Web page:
Beeto yanks a hermit crab out of its shell, then lashes its live, writhing body to the hook using a piece of dried grass, and tosses it over. We troll for flying fish without a bite for nearly an hour; I’m sure I’ve brought along the woman’s curse.
Eventually, we manage to catch three flying fish. Each man hooks one to his trolling rig and we speed out to sea with them in tow. After another hour, the atoll is just a smudge on the gray horizon. The sky spits rain, and the sea churns with the mix of swells from all the squalls. Sitting with my back to the wind, the cold rain steadily pelts my rain jacket, interrupted by warmer dousings of seawater sporadically coming over the rail.
“We outside, but you still in the house!” Beeto says. Everyone bursts out laughing, comparing their useless ripped slickers to my head-to-ankle rain gear.
We soon catch a large wahoo, but the squalls and seas seem to be worsening. A failed engine would send us drifting toward the Gilbert or Marshall Island groups, 2,500 miles downwind. I praise myself for stashing a handheld GPS and VHF radio at the bottom of my dry bag.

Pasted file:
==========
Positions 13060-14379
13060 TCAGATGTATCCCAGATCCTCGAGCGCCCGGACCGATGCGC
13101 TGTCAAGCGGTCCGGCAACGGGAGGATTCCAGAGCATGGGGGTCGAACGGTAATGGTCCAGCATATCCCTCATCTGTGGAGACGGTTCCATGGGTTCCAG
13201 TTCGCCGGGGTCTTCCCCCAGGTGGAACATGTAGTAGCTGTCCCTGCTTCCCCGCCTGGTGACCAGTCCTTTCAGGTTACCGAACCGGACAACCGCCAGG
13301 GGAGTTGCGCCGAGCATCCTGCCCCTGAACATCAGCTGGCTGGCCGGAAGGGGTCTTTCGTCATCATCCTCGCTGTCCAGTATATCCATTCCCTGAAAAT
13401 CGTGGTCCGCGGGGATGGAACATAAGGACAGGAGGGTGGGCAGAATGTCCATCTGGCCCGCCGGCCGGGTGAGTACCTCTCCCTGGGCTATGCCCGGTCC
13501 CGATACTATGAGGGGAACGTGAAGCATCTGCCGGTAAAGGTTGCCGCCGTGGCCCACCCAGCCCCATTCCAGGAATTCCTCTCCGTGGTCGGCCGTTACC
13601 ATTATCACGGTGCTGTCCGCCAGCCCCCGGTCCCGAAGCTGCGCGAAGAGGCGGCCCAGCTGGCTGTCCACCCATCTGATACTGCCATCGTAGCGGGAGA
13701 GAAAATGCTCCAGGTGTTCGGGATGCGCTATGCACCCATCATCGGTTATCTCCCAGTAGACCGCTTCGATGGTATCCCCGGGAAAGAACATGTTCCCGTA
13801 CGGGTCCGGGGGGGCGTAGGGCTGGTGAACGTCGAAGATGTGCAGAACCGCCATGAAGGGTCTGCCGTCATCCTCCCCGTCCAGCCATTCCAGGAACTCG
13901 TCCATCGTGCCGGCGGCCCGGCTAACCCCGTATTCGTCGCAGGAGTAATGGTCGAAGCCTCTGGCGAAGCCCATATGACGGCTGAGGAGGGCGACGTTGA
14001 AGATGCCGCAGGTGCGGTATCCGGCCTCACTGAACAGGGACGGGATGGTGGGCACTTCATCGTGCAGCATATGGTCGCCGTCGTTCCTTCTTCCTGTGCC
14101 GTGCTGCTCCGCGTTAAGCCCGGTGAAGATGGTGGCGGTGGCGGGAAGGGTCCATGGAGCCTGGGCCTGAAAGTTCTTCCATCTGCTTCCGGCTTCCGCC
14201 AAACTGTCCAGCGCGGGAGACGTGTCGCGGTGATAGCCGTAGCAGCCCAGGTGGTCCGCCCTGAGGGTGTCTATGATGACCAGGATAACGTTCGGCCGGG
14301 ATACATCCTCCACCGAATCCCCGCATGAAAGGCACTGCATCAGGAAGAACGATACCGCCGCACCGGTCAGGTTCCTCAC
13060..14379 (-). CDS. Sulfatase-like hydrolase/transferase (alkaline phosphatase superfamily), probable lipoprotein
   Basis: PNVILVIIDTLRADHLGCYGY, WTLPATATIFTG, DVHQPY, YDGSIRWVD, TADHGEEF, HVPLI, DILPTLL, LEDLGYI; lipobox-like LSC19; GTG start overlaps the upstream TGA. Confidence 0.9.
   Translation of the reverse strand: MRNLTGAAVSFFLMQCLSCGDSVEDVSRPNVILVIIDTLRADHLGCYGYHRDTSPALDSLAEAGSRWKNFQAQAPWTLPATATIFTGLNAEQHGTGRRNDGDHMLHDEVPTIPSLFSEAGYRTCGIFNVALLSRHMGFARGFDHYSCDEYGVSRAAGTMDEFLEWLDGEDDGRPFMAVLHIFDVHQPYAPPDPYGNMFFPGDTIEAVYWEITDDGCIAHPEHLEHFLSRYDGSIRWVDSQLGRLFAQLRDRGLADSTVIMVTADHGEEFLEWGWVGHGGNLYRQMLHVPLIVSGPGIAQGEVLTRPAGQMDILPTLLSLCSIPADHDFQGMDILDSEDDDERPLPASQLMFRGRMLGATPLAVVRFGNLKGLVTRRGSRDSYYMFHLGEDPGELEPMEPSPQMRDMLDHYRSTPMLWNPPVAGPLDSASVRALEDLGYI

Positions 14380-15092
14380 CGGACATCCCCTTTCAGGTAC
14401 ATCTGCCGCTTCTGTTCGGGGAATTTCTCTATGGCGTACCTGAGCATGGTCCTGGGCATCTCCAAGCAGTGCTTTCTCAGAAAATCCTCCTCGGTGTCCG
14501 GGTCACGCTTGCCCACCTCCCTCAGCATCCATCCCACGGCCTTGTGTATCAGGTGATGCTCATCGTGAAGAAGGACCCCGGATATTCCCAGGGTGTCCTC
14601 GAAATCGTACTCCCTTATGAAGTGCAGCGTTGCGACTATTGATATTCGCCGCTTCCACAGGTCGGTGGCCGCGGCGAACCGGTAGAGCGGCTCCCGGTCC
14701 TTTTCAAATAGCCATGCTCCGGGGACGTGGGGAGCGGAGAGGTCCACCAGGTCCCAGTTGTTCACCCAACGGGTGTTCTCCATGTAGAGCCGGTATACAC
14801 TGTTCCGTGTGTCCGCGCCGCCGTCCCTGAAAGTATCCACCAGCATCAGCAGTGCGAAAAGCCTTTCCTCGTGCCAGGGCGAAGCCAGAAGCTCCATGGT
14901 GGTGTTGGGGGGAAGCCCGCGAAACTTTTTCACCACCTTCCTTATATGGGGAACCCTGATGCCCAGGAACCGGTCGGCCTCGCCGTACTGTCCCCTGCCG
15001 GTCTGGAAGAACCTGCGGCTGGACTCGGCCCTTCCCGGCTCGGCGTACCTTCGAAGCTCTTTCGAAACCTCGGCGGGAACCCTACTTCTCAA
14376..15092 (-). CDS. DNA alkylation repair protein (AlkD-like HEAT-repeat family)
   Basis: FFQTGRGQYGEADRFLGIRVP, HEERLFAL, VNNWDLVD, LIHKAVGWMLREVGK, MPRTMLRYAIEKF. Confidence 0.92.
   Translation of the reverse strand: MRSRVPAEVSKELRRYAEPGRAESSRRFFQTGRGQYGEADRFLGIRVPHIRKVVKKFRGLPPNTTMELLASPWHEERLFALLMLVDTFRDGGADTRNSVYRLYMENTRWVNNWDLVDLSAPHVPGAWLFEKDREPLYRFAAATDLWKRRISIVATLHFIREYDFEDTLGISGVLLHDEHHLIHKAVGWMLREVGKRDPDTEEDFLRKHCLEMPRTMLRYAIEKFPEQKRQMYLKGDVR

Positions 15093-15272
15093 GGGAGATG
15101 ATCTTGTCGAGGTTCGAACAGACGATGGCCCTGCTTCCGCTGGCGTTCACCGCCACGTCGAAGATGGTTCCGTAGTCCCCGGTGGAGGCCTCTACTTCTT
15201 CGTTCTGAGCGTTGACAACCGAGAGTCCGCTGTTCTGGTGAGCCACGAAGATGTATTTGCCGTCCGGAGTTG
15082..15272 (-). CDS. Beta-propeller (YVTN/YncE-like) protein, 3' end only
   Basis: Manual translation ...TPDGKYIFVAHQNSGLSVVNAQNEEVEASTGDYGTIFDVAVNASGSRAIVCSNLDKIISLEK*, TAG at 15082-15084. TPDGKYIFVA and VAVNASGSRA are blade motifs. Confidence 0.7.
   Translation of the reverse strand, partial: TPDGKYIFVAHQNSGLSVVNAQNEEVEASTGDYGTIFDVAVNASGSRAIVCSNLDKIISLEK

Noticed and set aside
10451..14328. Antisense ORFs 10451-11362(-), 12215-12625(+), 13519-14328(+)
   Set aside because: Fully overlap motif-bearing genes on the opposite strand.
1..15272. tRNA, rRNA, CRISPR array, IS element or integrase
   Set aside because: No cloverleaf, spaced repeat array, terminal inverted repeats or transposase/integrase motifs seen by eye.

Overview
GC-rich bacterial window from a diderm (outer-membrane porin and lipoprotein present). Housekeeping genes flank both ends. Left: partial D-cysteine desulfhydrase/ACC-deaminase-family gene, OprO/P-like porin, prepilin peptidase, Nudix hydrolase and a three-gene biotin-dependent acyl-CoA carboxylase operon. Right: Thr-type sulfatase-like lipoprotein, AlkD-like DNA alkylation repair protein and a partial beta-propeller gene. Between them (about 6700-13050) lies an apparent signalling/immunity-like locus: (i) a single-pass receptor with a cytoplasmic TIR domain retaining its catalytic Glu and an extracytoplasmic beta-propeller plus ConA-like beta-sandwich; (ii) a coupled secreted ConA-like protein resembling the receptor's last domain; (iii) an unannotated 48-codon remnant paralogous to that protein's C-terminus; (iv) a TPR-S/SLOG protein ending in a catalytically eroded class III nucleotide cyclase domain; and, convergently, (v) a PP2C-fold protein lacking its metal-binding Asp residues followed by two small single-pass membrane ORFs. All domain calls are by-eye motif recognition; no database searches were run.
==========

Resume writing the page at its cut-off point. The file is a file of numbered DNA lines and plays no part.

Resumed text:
As we fight our way back toward the island, we spot a lone man in an outrigger. His slender paddle is not enough against the vicious thirty-knot gusts. Using the thick monofilament tuna handline, we tie the outrigger to the back of the tinny and tow him into the headwinds. Shortly after, we spot another man in need of help, and soon we’re plowing slowly landward with both canoes in tow, looking like three body segments of a water-walking insect.
“I drift out to sea once,” Teuta recalls. “I float for three days.” My eyes widen. He grins and nonchalantly tells the tale of being blown offshore on a similarly windy day, and then being randomly spotted by a passing US Coast Guard plane that dropped him a life raft and gave his coordinates to a nearby ship. No one could be that lucky twice!